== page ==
So really, this interior lane of outside zone could have opened up nicely, if Slauson and Clark were able to seal off the backside. But they have zero chance of scooping the backside tackle because Clark is late off the ball, and Slauson lacks the flexibility to generate enough power in his hips to seal this block off and drop anchor.

Clark goes sprinting after the weakside backer, but he has no hope of generating a good angle on that play after fighting through the trash of Slauson’s block. There’s no sunlight for Wilkins when he gets north, and this play goes dead pretty quickly. Shame to waste that interior work.

The Colts rely a lot more on whams and traps, which makes sense given the lesser talent along the offensive front — whams and traps require good communication, but they help mitigate talent disparity because they generate such nice angles. You can read more about that here.


Cover 2 and anticipation throws

So Carson Wentz comes back this week — I dunno if you heard. If there’s rust — and there very likely will be — how will it manifest itself?

Accuracy might be a little shaky coming out. Maybe he’ll be a little skittish in the pocket. But I think the biggest spot for rust will likely be timing with his wide receivers — a few of whom he has never played with in a live game experience. You can work your drops and steps and zone holes as much as you want in practice, but real life is inevitably played at a different speed.

I was surprised to see Alex Smith late to several throws against the Colts in Week 2. He’s never had great zip, which means he has to anticipate spot throws and windows — and that skill has kept him afloat as an NFL quarterback. Perhaps it’s the new system; the new wideouts. But Smith just seems behind.

The Colts love to show two-high shells at the snap (run against the light boxes?), and while they will often spin out to middle of the field closed looks (single-high), they stay in the two-deep zone looks and force yout to take hole shots accordingly. Against Cover 2, you need hard workers up the seams — think Agholor and Ertz from the slot.

This layered route here from Washington is built to attack that hole up the seam in Cover 2 — between the deep and underneath zones, stretching the middle hole defender.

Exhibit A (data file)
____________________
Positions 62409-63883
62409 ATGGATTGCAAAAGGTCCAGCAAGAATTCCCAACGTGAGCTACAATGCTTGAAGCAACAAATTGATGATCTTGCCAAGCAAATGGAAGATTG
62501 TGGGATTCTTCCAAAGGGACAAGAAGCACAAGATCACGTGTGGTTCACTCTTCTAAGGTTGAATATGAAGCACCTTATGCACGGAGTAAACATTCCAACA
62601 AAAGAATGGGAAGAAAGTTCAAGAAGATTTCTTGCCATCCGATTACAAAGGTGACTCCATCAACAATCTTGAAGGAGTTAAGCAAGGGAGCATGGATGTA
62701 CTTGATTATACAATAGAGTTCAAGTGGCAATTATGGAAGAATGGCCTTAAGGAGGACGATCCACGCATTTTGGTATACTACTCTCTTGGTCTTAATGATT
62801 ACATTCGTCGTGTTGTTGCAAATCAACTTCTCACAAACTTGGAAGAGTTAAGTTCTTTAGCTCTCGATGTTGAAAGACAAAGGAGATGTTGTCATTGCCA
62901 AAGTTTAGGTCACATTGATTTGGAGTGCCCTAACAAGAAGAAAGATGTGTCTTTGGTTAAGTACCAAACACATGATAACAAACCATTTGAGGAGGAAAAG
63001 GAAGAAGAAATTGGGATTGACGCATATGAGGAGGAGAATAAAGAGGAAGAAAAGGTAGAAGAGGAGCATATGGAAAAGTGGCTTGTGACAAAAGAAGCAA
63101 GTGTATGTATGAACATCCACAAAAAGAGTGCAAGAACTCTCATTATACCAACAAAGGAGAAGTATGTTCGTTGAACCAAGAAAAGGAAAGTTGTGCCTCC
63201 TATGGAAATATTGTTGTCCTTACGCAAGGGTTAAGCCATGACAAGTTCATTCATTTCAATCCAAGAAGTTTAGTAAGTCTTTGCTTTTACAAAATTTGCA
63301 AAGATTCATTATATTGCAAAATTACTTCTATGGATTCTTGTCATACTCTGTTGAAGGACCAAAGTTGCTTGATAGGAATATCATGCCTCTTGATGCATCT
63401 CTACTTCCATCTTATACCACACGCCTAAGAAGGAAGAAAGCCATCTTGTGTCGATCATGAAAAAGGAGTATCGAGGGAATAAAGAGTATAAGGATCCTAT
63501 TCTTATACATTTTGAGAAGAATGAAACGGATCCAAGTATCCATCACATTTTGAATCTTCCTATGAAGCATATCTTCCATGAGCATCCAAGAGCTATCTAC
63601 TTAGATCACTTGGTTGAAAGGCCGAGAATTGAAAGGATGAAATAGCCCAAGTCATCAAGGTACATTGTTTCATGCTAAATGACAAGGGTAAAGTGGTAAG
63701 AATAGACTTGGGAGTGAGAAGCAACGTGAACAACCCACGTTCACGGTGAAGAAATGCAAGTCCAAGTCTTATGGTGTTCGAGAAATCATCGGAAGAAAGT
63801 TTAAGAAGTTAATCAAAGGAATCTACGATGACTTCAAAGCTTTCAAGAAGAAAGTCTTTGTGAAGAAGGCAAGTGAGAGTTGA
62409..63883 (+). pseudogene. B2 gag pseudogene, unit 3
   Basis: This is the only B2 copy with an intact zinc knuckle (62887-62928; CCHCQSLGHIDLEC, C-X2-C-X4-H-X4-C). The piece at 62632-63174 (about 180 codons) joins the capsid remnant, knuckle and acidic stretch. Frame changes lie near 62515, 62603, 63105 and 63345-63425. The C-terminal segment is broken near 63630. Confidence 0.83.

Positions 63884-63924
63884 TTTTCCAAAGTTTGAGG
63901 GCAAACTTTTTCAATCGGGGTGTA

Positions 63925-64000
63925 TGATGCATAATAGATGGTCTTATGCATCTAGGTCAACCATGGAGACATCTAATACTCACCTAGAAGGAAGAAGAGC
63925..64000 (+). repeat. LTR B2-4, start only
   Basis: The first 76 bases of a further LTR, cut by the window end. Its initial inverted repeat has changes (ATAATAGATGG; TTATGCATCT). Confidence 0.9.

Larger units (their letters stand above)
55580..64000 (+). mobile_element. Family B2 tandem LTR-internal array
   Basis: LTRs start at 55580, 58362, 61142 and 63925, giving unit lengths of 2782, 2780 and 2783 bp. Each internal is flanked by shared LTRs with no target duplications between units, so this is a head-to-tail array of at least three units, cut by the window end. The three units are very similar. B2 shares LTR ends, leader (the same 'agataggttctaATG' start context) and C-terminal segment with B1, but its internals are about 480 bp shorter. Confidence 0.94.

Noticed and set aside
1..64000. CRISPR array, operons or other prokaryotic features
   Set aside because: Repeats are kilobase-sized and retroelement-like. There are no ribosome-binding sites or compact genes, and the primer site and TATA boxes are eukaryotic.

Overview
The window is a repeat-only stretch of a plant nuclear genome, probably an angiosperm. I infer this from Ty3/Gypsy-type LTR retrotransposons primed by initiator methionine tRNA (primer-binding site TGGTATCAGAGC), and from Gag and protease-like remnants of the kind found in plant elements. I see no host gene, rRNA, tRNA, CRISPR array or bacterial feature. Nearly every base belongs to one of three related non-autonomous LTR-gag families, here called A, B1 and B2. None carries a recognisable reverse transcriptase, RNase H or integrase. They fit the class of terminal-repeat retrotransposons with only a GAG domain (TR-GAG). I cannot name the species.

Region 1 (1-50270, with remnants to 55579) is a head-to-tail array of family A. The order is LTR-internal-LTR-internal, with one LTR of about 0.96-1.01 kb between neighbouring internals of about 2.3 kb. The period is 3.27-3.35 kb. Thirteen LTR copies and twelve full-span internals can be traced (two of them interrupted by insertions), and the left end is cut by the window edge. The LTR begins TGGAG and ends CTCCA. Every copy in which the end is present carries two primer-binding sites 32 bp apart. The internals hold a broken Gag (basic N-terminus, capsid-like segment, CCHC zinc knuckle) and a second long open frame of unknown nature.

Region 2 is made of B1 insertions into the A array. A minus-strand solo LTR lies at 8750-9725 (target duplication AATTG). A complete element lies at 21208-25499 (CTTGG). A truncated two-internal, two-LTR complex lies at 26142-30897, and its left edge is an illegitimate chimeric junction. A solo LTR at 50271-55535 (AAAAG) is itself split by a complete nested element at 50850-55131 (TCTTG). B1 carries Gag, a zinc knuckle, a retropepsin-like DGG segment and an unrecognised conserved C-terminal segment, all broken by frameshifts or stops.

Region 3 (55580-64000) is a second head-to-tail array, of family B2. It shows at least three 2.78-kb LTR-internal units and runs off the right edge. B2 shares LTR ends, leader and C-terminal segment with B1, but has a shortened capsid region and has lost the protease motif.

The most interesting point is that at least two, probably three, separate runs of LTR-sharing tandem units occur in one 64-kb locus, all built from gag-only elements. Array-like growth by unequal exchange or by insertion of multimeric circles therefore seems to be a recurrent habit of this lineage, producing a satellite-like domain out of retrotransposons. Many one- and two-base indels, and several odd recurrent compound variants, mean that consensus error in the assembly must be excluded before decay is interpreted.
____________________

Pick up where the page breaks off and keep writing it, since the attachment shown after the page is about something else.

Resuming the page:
Darius Leonard (MLB 53) deserves a lot of credit for how well he plays this, and the speed with which he turns and closes. However, on a route concept such as this — the outside receiver is basically splitting three zone defenders, that ball needs to be at the spot right when he turns around. By hanging it high and clicking late, Smith leaves time for both the safety and Leonard to close and affect the catch point.

We could see similar issues for Carson, in terms of how well he can execute spot throws against quick-closing zones. Especially for those players with whom he’s unfamiliar — Aiken, Perkins/Goedert, even Matthews — miscommunication on landmarks and breaks could lead to hesitation, if not misplacement and interceptions.

I did say that the Colts have a disruptive front four — and they do, though not at the level Philadelphia does. The best reps come from DT Hassan Ridgeway, especially when disrupting in the running game — but he’s inactive for the Sunday game, which means Philly will see a healthy dose of Al Woods, Grover Stewart, and Jihad Ward on the inside (Denico Autry is also out).

That’s great news.

But on the outside, DE Margus Hunt (92) continues to produce well for the Colts — and he’s bolstered by the stunt/slant heavy techniques that DC Matt Eberflus deploys.

I really like this rep from a football nerd standpoint. Running that double interior slant and looping the tackle all the way to the backside is a common idea: the quarterback naturally feels the space generated when nobody comes off the corner and leaks that way — right into a big boy’s lap.

But this wrinkle of dropping #99 Al Woods to the releasing running back to throw him off his hot route and give the rush an extra second to get home? I rock with that in a big way.

Hunt beat up on the BengalsBobby Hart, who isn’t exactly a tough opponent. But Halapoulivaati Vaitai isn’t too much better when he’s struggling. Hunt wins with quickness to the inside shoulder here, and Vaitai does struggle mightily when rushers come at him with initial explosiveness — he panics, bends at the waist, and opens the back door.

The slanting and stunting will test the communication of the Eagles’ offensive line — not a problem if Peters is in; a potential issue with Vaitai in. For the Colts to hold back the Eagles offensive attack, pressure will be key — their secondary is shot — so expect a heavy dose of 5- or 6-man fronts and ton of twists/overloads to stress Philadelphia accordingly.